Bluegill

With gel-based profilometry, you can tune the gel properties to match even very soft surfaces, such as the epidermis and mucus that covers the scales of live fish. Above, we show a bluegill (Lepomis macrochirus) that was imaged with and without mucus. Without mucus, many surface details of scales are obvious, such as the concentric growth lines of each scale, the lateral line, and clear margins made of spiny ctenii. When mucus is present, the surface details are obscured. Below each image we provide tables of common surface parameters including root-mean-square roughness (Sq - http://bit.ly/2Amhpeb), kurtosis (Sku - http://bit.ly/2zUY8ne), and skew (Ssk - http://bit.ly/2zUY8ne). Roughness is much lower on the surface with mucus, demonstrating its smoothing effect. This smoothing effect and the material properties of mucus will likely affect the swimming performance of this fish, and these results show how useful this technique can be for exploring surfaces of live animals. Images: Dylan Wainwright and the Freshwater and Marine Image Bank.

With gel-based profilometry, you can tune the gel properties to match even very soft surfaces, such as the epidermis and mucus that covers the scales of live fish. Above, we show a bluegill (Lepomis macrochirus) that was imaged with and without mucus. Without mucus, many surface details of scales are obvious, such as the concentric growth lines of each scale, the lateral line, and clear margins made of spiny ctenii. When mucus is present, the surface details are obscured. Below each image we provide tables of common surface parameters including root-mean-square roughness (Sq – http://bit.ly/2Amhpeb), kurtosis (Sku – http://bit.ly/2zUY8ne), and skew (Ssk – http://bit.ly/2zUY8ne). Roughness is much lower on the surface with mucus, demonstrating its smoothing effect. This smoothing effect and the material properties of mucus will likely affect the swimming performance of this fish, and these results show how useful this technique can be for exploring surfaces of live animals. Images: Dylan Wainwright and the Freshwater and Marine Image Bank.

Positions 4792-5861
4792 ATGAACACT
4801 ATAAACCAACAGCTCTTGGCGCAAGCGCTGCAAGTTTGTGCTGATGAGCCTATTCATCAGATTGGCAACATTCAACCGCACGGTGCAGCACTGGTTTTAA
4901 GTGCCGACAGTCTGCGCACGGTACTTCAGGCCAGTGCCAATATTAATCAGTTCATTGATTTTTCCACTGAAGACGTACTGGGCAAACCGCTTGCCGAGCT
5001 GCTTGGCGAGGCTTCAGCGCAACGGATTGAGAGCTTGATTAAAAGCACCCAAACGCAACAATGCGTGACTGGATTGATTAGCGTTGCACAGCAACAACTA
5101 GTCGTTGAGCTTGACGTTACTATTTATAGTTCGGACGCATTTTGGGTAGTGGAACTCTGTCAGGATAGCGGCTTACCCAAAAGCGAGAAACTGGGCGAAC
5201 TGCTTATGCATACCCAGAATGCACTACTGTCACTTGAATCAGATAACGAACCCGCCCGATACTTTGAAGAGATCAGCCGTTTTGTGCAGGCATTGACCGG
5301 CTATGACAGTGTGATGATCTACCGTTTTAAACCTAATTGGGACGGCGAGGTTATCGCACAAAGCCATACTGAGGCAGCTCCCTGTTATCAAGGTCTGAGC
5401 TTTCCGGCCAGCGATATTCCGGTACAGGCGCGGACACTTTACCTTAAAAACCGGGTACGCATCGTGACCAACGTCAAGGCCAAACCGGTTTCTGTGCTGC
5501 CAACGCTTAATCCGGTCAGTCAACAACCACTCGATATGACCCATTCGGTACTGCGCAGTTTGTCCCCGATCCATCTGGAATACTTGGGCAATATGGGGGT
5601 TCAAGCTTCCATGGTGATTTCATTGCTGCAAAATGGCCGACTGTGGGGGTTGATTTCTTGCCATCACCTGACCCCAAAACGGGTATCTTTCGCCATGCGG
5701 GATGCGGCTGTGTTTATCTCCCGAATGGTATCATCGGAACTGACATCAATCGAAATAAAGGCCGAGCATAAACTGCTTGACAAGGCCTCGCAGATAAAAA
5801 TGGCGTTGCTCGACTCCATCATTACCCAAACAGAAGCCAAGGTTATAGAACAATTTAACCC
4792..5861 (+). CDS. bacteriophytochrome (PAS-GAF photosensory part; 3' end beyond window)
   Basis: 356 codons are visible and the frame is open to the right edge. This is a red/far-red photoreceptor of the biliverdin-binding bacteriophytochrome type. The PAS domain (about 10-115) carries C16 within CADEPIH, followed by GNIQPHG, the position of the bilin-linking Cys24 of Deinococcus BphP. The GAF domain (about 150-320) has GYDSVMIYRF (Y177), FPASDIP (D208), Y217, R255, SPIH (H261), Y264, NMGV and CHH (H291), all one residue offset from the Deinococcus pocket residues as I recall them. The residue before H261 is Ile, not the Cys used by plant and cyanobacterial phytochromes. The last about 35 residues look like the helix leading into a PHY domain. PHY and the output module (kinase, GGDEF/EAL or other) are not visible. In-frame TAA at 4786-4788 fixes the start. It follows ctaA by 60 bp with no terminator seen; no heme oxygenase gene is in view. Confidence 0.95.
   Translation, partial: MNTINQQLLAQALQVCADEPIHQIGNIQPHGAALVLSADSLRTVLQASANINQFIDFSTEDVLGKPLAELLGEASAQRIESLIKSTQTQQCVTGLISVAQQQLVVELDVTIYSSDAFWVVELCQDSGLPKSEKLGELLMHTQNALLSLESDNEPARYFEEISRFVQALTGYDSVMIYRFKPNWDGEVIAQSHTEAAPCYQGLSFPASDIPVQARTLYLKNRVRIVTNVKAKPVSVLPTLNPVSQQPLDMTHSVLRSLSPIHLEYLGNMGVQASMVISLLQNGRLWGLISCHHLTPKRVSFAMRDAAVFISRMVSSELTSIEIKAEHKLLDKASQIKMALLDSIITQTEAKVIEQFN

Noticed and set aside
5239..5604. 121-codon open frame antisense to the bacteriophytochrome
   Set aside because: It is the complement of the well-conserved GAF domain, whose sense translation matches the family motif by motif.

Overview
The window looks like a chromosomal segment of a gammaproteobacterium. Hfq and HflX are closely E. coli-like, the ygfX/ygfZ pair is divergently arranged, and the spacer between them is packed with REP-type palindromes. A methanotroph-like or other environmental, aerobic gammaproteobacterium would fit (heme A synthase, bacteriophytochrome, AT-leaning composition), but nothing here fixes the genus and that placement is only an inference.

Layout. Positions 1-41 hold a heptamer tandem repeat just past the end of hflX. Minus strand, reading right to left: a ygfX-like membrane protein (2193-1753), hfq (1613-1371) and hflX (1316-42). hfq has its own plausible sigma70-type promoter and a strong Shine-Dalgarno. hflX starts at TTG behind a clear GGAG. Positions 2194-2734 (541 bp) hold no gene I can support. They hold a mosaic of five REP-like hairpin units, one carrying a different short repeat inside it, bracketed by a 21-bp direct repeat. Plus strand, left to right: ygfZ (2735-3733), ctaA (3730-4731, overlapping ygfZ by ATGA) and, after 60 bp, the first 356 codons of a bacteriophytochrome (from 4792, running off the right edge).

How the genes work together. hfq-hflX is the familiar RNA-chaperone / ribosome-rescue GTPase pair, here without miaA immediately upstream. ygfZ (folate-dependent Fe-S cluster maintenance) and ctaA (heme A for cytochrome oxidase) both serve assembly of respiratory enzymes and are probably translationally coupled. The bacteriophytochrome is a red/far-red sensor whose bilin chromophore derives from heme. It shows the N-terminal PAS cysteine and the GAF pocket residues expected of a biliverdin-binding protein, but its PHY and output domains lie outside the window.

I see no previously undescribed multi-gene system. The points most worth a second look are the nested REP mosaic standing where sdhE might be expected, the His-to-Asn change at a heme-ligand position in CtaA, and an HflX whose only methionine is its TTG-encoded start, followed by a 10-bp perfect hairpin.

With gel-based profilometry, you can tune the gel properties to match even very soft surfaces, such as the epidermis and mucus that covers the scales of live fish. Above, we show a bluegill (Lepomis macrochirus) that was imaged with and without mucus. Without mucus, many surface details of scales are obvious, such as the concentric growth lines of each scale, the lateral line, and clear margins made of spiny ctenii. When mucus is present, the surface details are obscured. Below each image we provide tables of common surface parameters including root-mean-square roughness (Sq – http://bit.ly/2Amhpeb), kurtosis (Sku – http://bit.ly/2zUY8ne), and skew (Ssk – http://bit.ly/2zUY8ne). Roughness is much lower on the surface with mucus, demonstrating its smoothing effect. This smoothing effect and the material properties of mucus will likely affect the swimming performance of this fish, and these results show how useful this technique can be for exploring surfaces of live animals. Images: Dylan Wainwright and the Freshwater and Marine Image Bank.

Leave a Reply

Fill in your details below or click an icon to log in:

WordPress.com Logo

You are commenting using your WordPress.com account. Log Out /  Change )

Google photo

You are commenting using your Google account. Log Out /  Change )

Twitter picture

You are commenting using your Twitter account. Log Out /  Change )

Facebook photo

You are commenting using your Facebook account. Log Out /  Change )

Connecting to %s